Gibberd explains that parents may fail to recognise the value of birth registration, particularly if they cannot afford a certificate at the time. “Successfully completing the birth registration process requires a reasonable level of literacy and the practical means of returning the completed paperwork,” she added. According to a report by the Thomson Reuters Foundation, these children face social disadvantages growing up. They may experience problems when enrolling in education, finding employment, opening bank accounts, buying property or when trying to obtain a passport. Western Australia is the third largest state for Indigenous Australians, with 88,270 of its population identifying as Aboriginal or Torres Strait Islander, 2011 census data revealed.

Source: Christian Today Australia

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The Coalition’s plan to hold a plebiscite on same-sex marriage has been backed by a majority of Australian voters. A Fairfax-Ipsos poll of 1377 voters taken just prior to the recent Federal Election showed a thumping 69% of voters backed the idea of having their say on the issue, rather than a parliamentary vote. The plebiscite was engineered by Tony Abbott in 2015 and adopted by Mr Turnbull when he took the leadership. The management of the vote and the potential for Coalition disunity over the issue shapes as a key early test for Mr Turnbull in the newly elected Parliament. Mr Shorten hardened his position in favour of a parliamentary vote during the campaign, promising a Labor government had he been elected would have would legislated the reform as its first priority.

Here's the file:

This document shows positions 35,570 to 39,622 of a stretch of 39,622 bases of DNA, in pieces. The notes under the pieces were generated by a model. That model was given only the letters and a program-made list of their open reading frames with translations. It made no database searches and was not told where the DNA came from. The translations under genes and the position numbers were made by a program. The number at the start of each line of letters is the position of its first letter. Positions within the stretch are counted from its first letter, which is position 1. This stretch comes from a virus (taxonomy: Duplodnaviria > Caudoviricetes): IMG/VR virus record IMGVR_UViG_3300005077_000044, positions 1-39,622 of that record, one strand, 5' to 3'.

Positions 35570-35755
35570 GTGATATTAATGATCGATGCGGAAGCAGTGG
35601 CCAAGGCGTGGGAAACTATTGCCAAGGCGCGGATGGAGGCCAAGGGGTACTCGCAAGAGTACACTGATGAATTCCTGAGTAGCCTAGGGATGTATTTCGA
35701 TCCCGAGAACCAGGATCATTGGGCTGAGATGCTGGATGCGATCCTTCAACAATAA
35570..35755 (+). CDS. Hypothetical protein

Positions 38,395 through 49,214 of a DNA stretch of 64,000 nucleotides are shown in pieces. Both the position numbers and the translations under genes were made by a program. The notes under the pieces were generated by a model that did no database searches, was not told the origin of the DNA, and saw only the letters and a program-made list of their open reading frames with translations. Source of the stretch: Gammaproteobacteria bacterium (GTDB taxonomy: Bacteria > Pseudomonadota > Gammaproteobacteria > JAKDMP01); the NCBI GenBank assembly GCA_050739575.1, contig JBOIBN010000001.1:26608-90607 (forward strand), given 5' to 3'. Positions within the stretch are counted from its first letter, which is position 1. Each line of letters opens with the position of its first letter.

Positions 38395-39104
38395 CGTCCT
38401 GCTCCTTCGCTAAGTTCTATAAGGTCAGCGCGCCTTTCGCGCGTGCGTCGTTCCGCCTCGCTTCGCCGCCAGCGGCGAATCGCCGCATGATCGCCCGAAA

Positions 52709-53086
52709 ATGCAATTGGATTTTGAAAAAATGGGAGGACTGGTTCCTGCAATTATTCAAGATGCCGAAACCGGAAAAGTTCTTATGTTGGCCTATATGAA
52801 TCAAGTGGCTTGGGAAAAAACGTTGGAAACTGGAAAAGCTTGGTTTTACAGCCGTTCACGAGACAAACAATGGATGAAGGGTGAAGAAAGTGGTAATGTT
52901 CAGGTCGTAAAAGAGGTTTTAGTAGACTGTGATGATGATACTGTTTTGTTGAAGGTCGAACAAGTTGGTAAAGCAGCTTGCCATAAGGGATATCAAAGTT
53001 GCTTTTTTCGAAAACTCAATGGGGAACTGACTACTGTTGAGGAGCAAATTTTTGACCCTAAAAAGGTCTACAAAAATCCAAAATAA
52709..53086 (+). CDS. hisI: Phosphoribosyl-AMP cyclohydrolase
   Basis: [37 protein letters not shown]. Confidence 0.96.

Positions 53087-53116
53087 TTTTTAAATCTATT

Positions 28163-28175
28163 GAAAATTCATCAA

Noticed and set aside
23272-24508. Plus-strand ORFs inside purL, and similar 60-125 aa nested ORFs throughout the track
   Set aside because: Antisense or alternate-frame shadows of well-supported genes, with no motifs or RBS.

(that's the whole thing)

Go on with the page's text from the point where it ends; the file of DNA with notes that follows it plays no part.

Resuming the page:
In answering questions at a press conference the Prime Minister however insisted a change to the Marriage Act would “sail through Parliament” later this year, despite being forced to concede Coalition MPs opposed to change will not be bound to support the outcome of the plebiscite. Despite the apparent popularity of voters having their say, Australian Marriage Equality director Marriage Rodney Croome questioned the need for the $160 million plebiscite and warned it could unleash hate towards gay people. “I am hopeful the next Parliament will have a clear majority of members who favour marriage equality making a free vote the obvious way forward,” he told Fairfax Media. 

Source: Compiled by APN from Australian media reports